Did you know that brain and gut health are intimately linked?
Your brain is connected to your gut via a long tube called the vagus nerve. There is a reason why the gut is called ‘the second brain!’ If you have inflammation in your gut due to bad bacteria overgrowth (dysbiosis), eating too much sugar, too many grains/gluten, or foods that you’re allergic to (gluten, dairy, soy being the most common), you’ll likely have inflammation in the brain as well. That may manifest as autism, ADD, ADHD, depression, schizophrenia, and other mood disorders and eventually result in neuron bundle damage, dementia or even Alzheimer’s. The inflammation in the digestive tract can begin early in life and worsen over the years, eventually resulting in brain inflammation and the listed mood disorders.
The GAPS diet: Gut & psychology syndrome. This particular healing diet plan is based on the work of Dr. Natasha Campbell-McBride using specific foods to heal the gut and therefore improve brain health.
Your Gut is Connected to Your Brain
I’ve been studying the connection between gut & brain health for a long time. Technically called the enteric nervous system, this second brain controls the gut function independently of the brain. There is a significant amount of the feel-good neurotransmitter serotonin produced in the gut. Intestinal inflammation can lower serotonin production, exacerbating depression and even contributing to constipation. That’s why anti-depressants (SSRIs or selective serotonin reuptake inhibitors) can cause digestive upset or side effects.
Because of this connection between gut and brain health, it only makes sense that healing the gut can improve certain mood disorders or neural conditions. The GAPS diet is similar to Elaine Gottschall’s Specific Carbohydrate Diet which eliminates certain complex carbs (like grains, starches) because they are not easy to digest and actually feed the harmful bacteria in the gut. The addition of so many processed grain based foods into our food supply has brought us to a place where digestive related illness is on the rise. And depression and mood related disorders too! We want to get back to a place of absorbing easily digestable nutrients in food and reversing the malabsorption that occurs as a result of our highly processed Standard American Diet with too many grains and complex carbs that aren’t easily digestable.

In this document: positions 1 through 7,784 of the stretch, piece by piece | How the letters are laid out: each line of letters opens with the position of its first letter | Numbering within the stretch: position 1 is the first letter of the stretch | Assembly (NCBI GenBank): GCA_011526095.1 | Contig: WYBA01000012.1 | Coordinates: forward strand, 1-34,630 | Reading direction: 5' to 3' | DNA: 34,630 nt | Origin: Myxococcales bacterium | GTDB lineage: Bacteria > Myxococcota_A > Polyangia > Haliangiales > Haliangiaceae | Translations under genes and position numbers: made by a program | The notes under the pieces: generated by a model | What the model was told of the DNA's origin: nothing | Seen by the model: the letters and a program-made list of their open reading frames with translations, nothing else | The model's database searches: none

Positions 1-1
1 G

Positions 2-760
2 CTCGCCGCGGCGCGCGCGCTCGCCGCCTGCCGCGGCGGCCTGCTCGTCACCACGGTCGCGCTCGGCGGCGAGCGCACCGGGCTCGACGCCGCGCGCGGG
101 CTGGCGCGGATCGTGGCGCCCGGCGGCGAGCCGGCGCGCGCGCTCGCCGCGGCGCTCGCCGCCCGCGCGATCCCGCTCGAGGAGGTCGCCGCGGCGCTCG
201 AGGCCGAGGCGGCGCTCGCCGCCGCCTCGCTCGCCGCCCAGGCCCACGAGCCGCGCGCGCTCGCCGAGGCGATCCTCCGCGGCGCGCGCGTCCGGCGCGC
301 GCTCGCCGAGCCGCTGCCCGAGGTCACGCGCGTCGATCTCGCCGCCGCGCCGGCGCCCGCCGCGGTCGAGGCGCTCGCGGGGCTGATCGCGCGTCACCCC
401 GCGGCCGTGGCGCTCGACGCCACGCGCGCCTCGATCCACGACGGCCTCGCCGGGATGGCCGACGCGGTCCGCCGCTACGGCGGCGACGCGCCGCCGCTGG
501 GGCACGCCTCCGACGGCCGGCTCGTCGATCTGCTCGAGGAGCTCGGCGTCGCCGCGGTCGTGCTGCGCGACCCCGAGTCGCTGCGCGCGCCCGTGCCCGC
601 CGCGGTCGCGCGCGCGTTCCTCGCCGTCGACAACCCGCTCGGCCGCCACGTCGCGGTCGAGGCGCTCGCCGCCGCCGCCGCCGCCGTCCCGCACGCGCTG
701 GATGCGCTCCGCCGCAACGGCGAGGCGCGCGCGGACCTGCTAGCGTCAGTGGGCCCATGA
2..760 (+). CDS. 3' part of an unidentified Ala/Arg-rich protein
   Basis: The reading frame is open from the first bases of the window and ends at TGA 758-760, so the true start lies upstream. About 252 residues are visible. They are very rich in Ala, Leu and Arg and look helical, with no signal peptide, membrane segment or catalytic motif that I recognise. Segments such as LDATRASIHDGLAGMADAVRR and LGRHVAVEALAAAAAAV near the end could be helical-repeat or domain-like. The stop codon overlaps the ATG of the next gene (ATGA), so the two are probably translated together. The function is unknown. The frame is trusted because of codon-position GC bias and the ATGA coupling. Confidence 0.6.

How to GAPS
This stuff can get pretty (needlessly) complicated with lists of foods on a do and don’t list. The GAPS diet–which is appropriate not only for the mood disorders but also to heal the digestive tract in the case of Crohn’s, IBS, colitis, celiac, etc, and even chronic constipation, bloating, gas, and other digestive concerns–has you go through an introductory phase and then introduce other foods over time. It’s basically a more complicated version of the diet I preach: eggs, meats and fish, shellfish, fresh vegetables and fruit, nuts and seeds, garlic and olive oil. Plenty of broth and even raw egg yolks from free range chickens.
Avoid these foods: sugar, sweeteners, aspartame and artificial crap, desserts and sweets, booze, processed foods, grains (rice, corn, rye, oats, wheat and anything made of wheat flour (breads, pasta, biscuits, cakes and anything from the bakery, anything with bread crumbs or batter), buckwheat, quinoa, millet, couscous, spelt, semolina, tapioca, etc), breakfast cereals, starchy vegetables and anything made out of them (potato, parsnips, yams, Jerusalem artichoke and sweet potato), milk, fruit juice, soy, coffee, beans.
This type of diet will reduce intestinal inflammation (and brain inflammation) and help heal leaky gut while also boosting good gut flora. Win-win! One also must take probiotics and use broths and fermented cod liver oil for healing. I recommend this type of plan to all my clients with digestive concerns.
The GAPS diet can be very beneficial for children with autism, ADD, or multiple food allergies.
I recommend adding sea vegetables like kombu or kelp to your broth for extra adrenal enhancing minerals. It is very important to consume all the fat in the stock, as these fats are essential for the healing process. When cold, the fat/gelatin will solidify on the top. Just spoon out a portion and heat and sip. Take this with a probiotic, or add a little juice from sauerkraut or cultured veggies to the stock before you drink.
GAPS Diet: Gut & Psychology Syndrome, by Dr. Natasha Campbell-McBride
Breaking the Vicious Cycle, by Elaine Gottschall
Mary Vance is a Certified Nutrition Consultant and author specializing in digestive health. In addition to her coaching practice, she offers courses to help you heal your gut and kick nagging digestive issues for good. Mary lives in San Francisco and Lake Tahoe in Northern California. Read more about her coaching practice here and her background here.